VOI-based analysis was performed using the PMOD PNEURO tool (v4.1; PMOD Inc. Zürich, Switzerland) and the N30R83 Hammers probability atlas [22] resulting in 83 automatically delineated brain VOIs. Individual VOI 18F-FDG activities were normalized to the individual average grey matter (GM) activity to obtain the relative VOI metabolic activity. Aside from lingual gyrus, cuneus and lateral occipital cortex which were the main focus based on previous literature, the other regions were grouped into 9 larger bilateral composite regions: frontal cortex, cingulate cortex, temporal cortex, mesotemporal cortex, parietal cortex, (total) occipital cortex (lingual gyrus, cuneus and lateral occipital cortex), striatum, thalamus, insula and cerebellum. VOI-based group comparisons were assessed using a two-tailed unpaired t test and Bonferroni post-hoc tests (p < 0.05/12 = 0.004).

Voxel-based morphometry and MR volumetry

MR volumetric differences between VSS and CON were assessed both at the voxel-level (voxel-based morphometry, VBM) and at the VOI level. Individual specific tissue probability maps for GM, WM and cerebrospinal fluid (CSF) were obtained by segmenting the spatially normalized 3D T1-weighted MR scans using the CAT12 toolbox (standard setting for parameters) of SPM12. The modulated warped GM probability maps were first smoothed with a kernel with 8 mm FWHM and then used as input for the VBM analysis.

For VBM, the preprocessed images were entered into a statistical unpaired t-test design, with total intracranial volume (TIV) as a nuisance covariate to correct for different brain sizes. To exclude extracerebral clusters, the same explicit binary GM mask as used for the voxel-based 18F-FDG PET analysis was applied. Data were explored at pcluster < 0.05, and two thresholds were used at the voxel-level: a stringent pheight-FWE < 0.05 and a lower exploratory threshold pheight < 0.001 uncorrected. The cluster extent (kext) level was set at 200 voxels.

For the VOI-based analysis, GMV values were also extracted from the Hammers atlas after segmentation of the T1-weighed MR images within native MRI space in the PMOD PNEURO tool, and grouped into the same 12 larger composite VOIs as used for 18F-FDG. The GM VOI values were subsequently normalized to the TIV. VOI-based group comparisons were assessed using a two-tailed unpaired t-test and Bonferroni post-hoc tests (p < 0.05/12 = 0.004).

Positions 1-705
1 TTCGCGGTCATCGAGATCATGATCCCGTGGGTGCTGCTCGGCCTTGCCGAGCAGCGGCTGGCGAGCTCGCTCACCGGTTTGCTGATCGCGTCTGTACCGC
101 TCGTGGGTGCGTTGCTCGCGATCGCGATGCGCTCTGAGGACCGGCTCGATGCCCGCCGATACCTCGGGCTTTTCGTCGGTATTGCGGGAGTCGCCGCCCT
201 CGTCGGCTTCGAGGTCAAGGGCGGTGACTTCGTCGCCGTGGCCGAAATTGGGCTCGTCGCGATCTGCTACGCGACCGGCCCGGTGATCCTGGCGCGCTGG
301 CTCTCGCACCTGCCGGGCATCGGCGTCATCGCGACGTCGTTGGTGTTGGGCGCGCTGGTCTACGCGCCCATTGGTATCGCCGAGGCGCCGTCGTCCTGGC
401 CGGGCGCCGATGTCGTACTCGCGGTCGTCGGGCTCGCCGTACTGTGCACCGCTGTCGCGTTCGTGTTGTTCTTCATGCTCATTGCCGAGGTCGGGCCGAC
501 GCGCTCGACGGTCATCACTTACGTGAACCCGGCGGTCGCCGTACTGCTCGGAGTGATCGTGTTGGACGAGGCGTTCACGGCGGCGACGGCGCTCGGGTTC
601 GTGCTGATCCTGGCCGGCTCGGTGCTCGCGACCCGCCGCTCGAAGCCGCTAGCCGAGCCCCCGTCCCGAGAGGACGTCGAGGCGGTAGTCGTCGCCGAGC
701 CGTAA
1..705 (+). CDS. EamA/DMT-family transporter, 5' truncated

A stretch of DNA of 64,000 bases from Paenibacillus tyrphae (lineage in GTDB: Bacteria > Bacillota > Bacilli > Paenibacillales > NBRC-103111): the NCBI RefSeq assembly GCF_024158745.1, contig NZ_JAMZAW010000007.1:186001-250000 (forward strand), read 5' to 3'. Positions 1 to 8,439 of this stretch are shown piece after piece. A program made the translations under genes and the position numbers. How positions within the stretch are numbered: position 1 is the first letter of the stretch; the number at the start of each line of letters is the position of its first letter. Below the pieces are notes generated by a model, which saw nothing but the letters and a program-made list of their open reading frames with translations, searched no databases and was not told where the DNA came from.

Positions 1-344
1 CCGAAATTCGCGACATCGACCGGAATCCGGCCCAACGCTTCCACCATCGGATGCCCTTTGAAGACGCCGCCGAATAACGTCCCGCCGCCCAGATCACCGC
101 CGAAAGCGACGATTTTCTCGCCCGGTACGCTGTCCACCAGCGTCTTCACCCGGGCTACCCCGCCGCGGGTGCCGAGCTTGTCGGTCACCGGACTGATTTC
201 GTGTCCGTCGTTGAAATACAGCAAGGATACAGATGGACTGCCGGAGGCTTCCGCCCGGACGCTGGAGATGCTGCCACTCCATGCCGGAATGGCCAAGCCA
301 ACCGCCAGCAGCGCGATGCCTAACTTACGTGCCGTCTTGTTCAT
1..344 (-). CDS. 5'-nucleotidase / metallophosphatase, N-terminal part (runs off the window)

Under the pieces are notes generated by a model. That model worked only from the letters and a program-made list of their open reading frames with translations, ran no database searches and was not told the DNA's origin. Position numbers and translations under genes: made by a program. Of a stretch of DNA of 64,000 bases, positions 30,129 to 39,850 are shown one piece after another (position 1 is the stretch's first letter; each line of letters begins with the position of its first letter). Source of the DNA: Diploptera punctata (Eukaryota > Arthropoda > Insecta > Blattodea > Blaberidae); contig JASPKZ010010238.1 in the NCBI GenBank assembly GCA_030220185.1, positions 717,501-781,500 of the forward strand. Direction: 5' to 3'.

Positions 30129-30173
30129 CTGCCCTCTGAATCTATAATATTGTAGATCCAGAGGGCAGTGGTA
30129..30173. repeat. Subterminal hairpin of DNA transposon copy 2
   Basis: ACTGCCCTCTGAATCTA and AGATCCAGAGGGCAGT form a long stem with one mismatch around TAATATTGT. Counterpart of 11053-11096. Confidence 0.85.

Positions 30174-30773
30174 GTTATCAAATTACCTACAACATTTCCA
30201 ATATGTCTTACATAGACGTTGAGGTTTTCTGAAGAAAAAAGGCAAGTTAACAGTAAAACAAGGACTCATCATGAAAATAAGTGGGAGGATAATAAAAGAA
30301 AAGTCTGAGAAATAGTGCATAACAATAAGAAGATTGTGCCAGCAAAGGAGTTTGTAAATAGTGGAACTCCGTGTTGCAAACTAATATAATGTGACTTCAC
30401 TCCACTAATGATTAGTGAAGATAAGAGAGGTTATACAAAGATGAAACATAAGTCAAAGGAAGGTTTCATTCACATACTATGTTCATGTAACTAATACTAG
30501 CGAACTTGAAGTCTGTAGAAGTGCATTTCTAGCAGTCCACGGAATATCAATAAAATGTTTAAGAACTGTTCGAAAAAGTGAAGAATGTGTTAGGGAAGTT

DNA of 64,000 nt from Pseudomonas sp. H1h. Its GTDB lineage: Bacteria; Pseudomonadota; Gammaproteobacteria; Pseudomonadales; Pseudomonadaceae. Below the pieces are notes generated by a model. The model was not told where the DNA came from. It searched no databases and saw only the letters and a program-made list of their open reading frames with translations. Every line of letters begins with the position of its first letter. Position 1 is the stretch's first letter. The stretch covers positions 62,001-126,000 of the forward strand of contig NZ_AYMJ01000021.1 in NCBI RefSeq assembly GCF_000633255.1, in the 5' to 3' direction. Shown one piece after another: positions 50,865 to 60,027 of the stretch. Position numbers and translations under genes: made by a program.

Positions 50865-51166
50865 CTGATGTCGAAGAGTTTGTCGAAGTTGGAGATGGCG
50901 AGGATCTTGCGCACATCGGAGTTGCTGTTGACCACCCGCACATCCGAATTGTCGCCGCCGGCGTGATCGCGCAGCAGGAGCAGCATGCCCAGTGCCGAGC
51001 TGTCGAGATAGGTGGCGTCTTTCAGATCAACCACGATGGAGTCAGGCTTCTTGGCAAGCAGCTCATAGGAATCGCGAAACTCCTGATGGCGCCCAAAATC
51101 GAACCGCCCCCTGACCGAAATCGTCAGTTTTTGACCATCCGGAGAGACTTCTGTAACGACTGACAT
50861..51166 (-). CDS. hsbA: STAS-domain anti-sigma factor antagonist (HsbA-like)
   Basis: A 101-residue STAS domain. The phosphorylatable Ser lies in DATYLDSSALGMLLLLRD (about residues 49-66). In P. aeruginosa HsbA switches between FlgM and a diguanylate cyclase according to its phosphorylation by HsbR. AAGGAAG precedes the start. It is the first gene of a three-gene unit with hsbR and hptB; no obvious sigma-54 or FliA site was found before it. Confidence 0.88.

Descriptive statistics and discriminant analysis.

Descriptive statistics were performed with GraphPad Prism 9.1 (GraphPad Software, La Jolla, CA, USA). Significance was accepted at the 95% probability level.

Discriminant analysis was performed using SPSS Statistics v26.0 for Windows (IBM Armonk, NY, USA) with general discriminant modeling. The independent variables (predictor variables) used to predict the grouping variable (CON vs. VSS) were regional relative VOI uptake data for 18F-FDG and MR GMV values. VOI data were entered independently into the discriminant function at once. For all analyses, a leave-one-out post-hoc classification was performed, only these data are reported. Receiver operating characteristic (ROC) analysis was performed for the significant discriminant 18F-FDG and MR GM VOIs to assess the diagnostic accuracy in discriminating between the VSS and CON groups.

Visual analysis of 18F-FDG PET

Prior to visual analysis, all 18F-FDG scans were fully anonymized, randomized and spatially normalized and processed using MIM-Neuro® as done in our clinical setting with transverse, sagittal and coronal slices and a 3D surface rendering of the PET data (v7.0; MIM software Inc., Cleveland, OH, USA) made available to the observers. Two experienced nuclear medicine physicians (K.V.L. and K.G., with 25 and 10 years of experience in brain imaging, respectively) visually analyzed and rated all images in a blinded fashion unaware of clinical information at time of the scan. The following instructions were given: firstly, to score activity in relevant regional left and right predefined areas (frontal, temporal, medial temporal, parietal, occipital, primary and secondary visual cortex, lingual gyrus, striatum, thalamus, and cerebellum), by using a 5-point scale (− 2 = strongly decreased, − 1 = slightly decreased, 0 = normal, 1 = slightly increased, 2 = strongly increased). Secondly, the observers were asked to binary classify the subject as “VSS patient” or “CON” with knowledge of previous literature data of Schankin [13], the SPM result in our group analysis and the number of subjects in each group. Finally, observers also gave a confidence rating for their binary classification, scaled as: 1 = very uncertain, 2 = rather uncertain, 3 = reasonably certain, 4 = certain, and 5 = very certain. The diagnostic accuracy (sensitivity, specificity, and accuracy) was calculated for each observer by direct comparison to the ground truth. Visual assessment of the MRI data was not attempted since the GM changes were deemed too subtle for visual detection conform earlier literature [1, 4, 16, 20].